Conference Report 2019


It was a record attendance, so Boris said. He’d bounced in to the South East and London reception on Monday and given a rousing speech to the assembled stalwarts.

Defying the petty plotting of Corbyn and Co last week, the Tory conference went ahead. Bouncing Boris toured the receptions, managing to give the same speech with oomph and gusto about a dozen times. It’s a rare skill, to give your words such energy, whilst basically saying the same thing, telling the same joke, landing the same soundbite, over and over. There was a very clear theme to the conference, you probably noticed – we’re going to get Brexit done.

Posted around the conference venue, peppered through ministerial speeches, passionately advocated in the hotel bars. The message is clear. We know people are sick of Brexit. We know they want it done. We’re on it.

But for all the message reinforcement, the trip to Manchester wasn’t just about banging on about Brexit. There’s been three years of that and we haven’t got anywhere. This was about the future. Boris has brought energy, enthusiasm and optimism back to the Conservative Party. The announcements on the ‘people’s priorities’ – on hospitals, schools and police, the cost of living and infrastructure – were tuned to reach beyond the Tory heartlands, beyond the re-energised activists in the conference centre. This was Boris the One Nation Conservative. He’s selling sunshine. And there’s a hell of a market right now.

Clearly we are at a pivot point in politics. The rewards for delivering Brexit have been clearly set out – more police, more funding for schools, an ambitious hospital building programme, an increase in the national living wage, rural broadband, a youth investment fund, action on animal welfare. There really was something for everyone. Looking back, it was a policy-rich conference. The policy bits were easy to miss, though, because most paragraphs in ministerial speeches ended with ‘and that is why we must Get. Brexit. Done.’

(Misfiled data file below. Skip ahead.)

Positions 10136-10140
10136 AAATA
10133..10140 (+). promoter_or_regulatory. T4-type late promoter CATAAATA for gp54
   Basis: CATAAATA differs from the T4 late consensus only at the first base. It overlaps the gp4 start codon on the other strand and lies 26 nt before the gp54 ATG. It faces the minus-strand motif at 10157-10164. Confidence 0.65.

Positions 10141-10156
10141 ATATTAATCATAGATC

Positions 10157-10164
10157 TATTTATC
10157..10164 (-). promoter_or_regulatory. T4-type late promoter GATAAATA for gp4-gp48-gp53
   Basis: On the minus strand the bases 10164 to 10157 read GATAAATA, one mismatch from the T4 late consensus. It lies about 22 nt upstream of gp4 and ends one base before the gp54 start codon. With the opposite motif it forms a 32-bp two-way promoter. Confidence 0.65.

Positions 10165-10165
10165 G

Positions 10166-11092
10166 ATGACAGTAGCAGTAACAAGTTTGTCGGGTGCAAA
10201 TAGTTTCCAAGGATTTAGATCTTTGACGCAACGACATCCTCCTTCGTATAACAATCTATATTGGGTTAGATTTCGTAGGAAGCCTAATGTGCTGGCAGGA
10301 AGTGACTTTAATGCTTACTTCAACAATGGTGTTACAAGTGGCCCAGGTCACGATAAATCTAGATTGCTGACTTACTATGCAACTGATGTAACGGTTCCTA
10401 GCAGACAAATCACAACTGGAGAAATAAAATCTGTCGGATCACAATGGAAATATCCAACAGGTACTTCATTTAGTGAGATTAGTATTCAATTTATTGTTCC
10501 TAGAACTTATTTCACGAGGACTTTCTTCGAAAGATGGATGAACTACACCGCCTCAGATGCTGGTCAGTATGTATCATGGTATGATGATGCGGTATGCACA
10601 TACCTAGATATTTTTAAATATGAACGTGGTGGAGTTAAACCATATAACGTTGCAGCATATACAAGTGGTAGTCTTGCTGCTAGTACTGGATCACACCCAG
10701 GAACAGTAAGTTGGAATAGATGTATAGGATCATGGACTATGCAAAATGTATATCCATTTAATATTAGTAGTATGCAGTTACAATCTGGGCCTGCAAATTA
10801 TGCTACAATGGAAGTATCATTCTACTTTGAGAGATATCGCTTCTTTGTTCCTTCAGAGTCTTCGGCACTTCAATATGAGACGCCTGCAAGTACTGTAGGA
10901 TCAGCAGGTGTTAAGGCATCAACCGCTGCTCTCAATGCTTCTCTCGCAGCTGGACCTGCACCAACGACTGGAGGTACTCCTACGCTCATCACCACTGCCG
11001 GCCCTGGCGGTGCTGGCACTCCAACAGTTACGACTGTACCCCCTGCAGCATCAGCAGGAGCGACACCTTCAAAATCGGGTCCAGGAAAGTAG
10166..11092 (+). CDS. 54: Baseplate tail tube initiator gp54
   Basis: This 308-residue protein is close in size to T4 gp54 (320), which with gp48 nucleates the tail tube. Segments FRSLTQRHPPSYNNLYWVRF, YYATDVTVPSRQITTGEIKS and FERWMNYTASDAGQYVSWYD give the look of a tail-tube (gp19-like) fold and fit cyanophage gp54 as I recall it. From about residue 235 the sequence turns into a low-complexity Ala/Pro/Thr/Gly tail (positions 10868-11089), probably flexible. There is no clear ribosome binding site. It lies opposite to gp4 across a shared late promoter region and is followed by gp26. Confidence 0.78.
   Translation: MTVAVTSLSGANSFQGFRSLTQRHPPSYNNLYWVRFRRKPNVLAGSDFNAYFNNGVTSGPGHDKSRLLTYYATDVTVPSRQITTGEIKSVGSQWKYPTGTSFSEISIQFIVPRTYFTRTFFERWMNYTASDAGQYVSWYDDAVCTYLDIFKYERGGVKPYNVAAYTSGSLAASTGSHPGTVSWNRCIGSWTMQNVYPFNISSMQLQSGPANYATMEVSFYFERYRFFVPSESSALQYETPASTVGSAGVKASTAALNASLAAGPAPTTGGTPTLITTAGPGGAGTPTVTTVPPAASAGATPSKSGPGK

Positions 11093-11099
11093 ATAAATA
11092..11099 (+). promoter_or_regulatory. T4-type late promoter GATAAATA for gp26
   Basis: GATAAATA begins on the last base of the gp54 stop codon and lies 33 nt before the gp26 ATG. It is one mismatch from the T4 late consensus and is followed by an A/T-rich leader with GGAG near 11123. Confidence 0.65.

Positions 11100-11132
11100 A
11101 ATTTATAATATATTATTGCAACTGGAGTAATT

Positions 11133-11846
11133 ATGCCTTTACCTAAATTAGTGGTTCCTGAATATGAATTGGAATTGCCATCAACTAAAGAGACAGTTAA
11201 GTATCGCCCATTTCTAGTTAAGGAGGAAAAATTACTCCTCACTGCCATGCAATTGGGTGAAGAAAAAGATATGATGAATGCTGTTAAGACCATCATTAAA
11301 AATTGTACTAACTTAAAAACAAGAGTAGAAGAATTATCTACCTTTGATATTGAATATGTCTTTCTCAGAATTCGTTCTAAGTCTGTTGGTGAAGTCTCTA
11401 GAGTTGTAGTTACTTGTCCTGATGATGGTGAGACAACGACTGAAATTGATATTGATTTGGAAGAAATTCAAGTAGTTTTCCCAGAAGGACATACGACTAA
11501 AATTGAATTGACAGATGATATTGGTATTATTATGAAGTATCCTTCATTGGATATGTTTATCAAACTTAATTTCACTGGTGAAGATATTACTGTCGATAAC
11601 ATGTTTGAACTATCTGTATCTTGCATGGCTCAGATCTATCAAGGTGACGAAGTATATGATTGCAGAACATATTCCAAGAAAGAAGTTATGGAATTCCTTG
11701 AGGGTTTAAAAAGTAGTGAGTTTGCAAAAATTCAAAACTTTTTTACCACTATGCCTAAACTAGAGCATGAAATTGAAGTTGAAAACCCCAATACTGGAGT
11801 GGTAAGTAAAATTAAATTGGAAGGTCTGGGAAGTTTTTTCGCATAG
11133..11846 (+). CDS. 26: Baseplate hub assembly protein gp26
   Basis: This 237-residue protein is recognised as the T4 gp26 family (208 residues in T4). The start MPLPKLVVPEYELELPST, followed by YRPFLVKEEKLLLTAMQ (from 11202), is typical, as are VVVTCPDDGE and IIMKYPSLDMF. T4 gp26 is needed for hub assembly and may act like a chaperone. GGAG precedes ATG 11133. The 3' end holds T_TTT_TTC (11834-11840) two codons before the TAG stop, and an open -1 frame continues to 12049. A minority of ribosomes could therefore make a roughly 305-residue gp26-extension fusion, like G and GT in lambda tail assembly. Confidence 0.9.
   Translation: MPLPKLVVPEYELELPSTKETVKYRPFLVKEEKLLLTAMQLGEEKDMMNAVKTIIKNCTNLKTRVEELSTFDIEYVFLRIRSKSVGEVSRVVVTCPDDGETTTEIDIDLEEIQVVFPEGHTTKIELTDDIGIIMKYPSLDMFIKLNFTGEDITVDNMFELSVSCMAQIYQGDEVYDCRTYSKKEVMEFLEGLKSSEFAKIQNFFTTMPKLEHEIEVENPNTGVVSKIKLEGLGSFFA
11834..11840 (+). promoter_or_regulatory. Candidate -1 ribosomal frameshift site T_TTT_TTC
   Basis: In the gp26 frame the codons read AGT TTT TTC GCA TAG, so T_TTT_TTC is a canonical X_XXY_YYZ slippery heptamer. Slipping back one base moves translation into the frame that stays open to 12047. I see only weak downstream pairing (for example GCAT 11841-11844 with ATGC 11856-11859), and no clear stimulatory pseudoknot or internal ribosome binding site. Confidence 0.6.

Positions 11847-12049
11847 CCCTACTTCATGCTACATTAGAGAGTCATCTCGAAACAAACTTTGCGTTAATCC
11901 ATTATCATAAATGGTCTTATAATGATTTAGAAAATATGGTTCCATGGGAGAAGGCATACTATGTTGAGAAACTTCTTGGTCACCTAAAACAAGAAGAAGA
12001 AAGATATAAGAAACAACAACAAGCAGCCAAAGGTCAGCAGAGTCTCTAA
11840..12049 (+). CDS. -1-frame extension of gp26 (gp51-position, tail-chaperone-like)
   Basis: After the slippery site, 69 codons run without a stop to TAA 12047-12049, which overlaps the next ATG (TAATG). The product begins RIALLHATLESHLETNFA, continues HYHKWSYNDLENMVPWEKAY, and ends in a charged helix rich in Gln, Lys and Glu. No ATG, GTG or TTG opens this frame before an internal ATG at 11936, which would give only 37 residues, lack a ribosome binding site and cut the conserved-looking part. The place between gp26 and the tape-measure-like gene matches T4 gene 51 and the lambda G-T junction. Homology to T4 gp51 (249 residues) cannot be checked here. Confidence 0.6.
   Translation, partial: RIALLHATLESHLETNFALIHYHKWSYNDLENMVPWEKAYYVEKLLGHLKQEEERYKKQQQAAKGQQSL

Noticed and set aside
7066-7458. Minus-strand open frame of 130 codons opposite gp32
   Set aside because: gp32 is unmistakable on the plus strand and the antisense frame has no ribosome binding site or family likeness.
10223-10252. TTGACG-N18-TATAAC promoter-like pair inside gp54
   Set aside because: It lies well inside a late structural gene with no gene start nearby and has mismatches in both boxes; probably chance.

That’s the strategy then. As tensions escalate in Westminster, the plotting politicians are placing themselves in the way of the People’s Priorities. Misters Corbyn and Grieve and all the others playing games in parliament are stopping Boris from giving the people what they want. The government is using the dire parliamentary arithmetic to its advantage, turning it on those that wish to stop Brexit and are holding up the business of governing.

It wasn’t all political sunshine and policy substance, either. There were clear signs that Bojo’s letter to Juncker is backed by a break in the Brexiteers’ structural inertia. Steve Baker was in very good spirits at the late-night Freedom and Fizz event. Surrounded by union flags, smiling broadly, he gave strong hints that Boris’ proposal has his support. “If it’s good enough for Steve, I’ll support it” was a familiar phrase from the grassroots. And the DUP, too, are said to be “pleased”. When have the DUP been “pleased” about anything? Exciting times. Clearly, behind the scenes, Number Ten have been getting their act together.

So the conference they tried to stop became a showcase for a brighter future, a platform to reach beyond traditional Tory territory and a pivot point where politicians are either getting Brexit done and moving on, or holding Britain back – blocking the People’s Priorities. We also got the Prime Minister talking about kangaroo testicles. Something for everyone.

Ben Everitt represents Great Brickhill and Newton Longville ward on Aylesbury Vale District Council. He works in London and Milton Keynes doing “strategy stuff” in the finance sector. Ben’s Twitter handle is @Ben_Everitt